Input data to WaterGAP model - climate projections - output from ECHAM4/OPYC3 model data

External Data Reference Published 05 Jul 2010
Data centre on Climate

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Indicators using this data

Use of freshwater resources - outlook from EEA Use of freshwater resources - outlook from EEA Definition: The water exploitation index (WEI) is the annual total abstraction of freshwater divided by the annual total renewable freshwater resource, expressed in percentage terms. This indicator can be computed at the country level or, preferably, by river basin. A region is characterized as being under water stress, if it the water exploitation index exceeds 20%, and under severe water stress if it exceeds 40%. This indicator combines data on water availability and water withdrawals, and has thus also been referred to as withdrawals-to-availability index. Alternatively, the underlying data can be used (i.e. data on water availability and water withdrawals for domestic use, industrial use, an agricultural use, respectively) to indicate seperately: The water availability index is defined as the average freshwater resources available per person in a country or river basins. Regions can be labelled as water scarce if this value drops below 1000 m3 per person - however as the indicator uses population as a proxy for water uses it is less accurate. Changes in annual water availability indicates the change in freshwater resources in a country or river basin over a given time period, primarily due to changes in upstream water use or climate change. Changes in annual water abstraction indicates the change in water use in a country or river basin over a given time period. Changes can be presented separately for different socio-economic activities, i.e. water for domestic use, for use in manufacturing and electricity production, and for agricultural purposes. Model used: WaterGAP Ownership: European Environment Agency Temporal coverage: 2000 - 2030 Geographical coverage: Austria, Belgium, Denmark, Cyprus, Czech republic, Estonia, Finland, France, Germany, Greece, Hungary, Iceland, Ireland, Italy, Latvia, Lithuania, Lichtenshtain, Luxembourg, Malta, Netherlands, Norway, Poland, Portugal, Spain, Sweden, Swetzerland, Slovakia, Slovenia, United Kingdom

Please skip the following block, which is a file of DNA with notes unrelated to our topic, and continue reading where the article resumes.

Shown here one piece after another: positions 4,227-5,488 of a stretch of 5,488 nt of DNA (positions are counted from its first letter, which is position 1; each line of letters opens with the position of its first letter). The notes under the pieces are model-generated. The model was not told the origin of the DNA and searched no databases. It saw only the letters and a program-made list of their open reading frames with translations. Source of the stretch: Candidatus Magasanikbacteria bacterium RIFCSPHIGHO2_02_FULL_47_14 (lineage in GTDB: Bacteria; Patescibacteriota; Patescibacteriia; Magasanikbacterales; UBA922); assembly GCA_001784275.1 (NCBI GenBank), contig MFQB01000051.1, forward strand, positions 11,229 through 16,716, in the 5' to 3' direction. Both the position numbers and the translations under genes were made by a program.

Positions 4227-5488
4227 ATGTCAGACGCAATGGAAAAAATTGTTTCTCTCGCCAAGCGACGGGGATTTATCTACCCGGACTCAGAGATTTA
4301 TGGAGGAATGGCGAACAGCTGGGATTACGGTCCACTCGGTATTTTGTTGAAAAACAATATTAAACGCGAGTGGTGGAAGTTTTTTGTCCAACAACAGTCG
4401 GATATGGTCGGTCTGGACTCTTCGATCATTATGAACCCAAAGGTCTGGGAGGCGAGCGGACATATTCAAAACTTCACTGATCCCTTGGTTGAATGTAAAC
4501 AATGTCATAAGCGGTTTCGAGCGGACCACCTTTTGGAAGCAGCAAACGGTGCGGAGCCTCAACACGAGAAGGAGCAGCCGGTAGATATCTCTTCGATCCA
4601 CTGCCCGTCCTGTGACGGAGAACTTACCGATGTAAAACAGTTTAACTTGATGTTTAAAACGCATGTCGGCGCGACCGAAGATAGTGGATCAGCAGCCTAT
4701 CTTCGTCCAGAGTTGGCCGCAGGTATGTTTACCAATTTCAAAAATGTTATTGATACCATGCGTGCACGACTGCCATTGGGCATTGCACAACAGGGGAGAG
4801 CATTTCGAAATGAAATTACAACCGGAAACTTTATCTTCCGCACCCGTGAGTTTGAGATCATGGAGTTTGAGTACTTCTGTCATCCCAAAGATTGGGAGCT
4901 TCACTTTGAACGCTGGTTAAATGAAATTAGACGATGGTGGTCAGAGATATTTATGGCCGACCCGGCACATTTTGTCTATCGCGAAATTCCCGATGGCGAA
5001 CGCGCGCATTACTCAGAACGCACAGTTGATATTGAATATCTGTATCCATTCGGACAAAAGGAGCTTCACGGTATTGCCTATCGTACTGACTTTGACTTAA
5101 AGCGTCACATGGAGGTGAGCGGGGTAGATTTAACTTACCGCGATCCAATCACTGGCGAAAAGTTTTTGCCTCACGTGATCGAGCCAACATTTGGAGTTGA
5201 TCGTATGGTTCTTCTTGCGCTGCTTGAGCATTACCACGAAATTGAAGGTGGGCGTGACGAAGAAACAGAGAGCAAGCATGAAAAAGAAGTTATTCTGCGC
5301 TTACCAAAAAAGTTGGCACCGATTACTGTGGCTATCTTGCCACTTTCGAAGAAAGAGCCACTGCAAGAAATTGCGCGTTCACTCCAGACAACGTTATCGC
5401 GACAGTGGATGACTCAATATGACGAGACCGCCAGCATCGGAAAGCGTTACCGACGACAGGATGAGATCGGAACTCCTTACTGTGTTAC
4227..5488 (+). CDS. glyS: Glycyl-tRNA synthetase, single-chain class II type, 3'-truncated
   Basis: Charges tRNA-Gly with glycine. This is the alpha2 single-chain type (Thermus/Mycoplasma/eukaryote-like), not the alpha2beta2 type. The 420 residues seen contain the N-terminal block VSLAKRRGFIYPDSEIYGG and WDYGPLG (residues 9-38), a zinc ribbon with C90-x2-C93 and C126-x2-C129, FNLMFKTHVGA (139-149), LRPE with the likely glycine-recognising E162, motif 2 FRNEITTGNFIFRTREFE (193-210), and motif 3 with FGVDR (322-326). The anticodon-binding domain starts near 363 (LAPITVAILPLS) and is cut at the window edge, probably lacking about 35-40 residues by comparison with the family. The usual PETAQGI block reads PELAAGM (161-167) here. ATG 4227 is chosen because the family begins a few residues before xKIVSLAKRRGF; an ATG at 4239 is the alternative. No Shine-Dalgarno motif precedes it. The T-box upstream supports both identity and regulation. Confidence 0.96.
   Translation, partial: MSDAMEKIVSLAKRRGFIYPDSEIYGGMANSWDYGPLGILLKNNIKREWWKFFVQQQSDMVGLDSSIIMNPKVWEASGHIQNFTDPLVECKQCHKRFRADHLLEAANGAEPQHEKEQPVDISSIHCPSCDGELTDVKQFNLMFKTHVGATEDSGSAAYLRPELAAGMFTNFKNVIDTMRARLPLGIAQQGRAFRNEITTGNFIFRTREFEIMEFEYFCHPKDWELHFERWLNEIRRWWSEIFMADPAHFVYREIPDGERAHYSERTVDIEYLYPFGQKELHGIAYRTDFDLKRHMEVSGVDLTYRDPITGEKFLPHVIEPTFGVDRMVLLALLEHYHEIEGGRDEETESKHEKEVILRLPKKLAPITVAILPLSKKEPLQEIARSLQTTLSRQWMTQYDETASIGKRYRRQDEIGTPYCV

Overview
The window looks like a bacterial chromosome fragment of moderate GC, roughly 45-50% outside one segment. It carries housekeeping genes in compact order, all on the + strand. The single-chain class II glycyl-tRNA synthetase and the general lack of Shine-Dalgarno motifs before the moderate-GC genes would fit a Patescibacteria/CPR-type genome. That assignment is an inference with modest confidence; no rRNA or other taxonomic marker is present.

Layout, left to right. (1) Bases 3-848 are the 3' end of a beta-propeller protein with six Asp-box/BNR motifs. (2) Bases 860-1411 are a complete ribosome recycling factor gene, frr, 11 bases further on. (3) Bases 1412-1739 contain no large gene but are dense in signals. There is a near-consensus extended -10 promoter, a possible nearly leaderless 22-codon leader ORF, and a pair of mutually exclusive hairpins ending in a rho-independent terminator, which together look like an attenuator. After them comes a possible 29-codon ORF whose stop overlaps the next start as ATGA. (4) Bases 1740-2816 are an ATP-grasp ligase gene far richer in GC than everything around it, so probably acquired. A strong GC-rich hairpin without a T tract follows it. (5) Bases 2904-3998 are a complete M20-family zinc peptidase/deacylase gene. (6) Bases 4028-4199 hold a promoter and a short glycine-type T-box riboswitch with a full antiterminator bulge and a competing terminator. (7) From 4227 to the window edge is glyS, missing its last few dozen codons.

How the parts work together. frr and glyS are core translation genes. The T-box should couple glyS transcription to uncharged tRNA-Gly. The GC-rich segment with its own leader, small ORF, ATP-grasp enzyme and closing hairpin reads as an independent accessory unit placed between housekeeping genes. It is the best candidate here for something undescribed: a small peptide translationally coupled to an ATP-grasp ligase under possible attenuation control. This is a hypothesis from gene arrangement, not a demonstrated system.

European Environment Agency (EEA)
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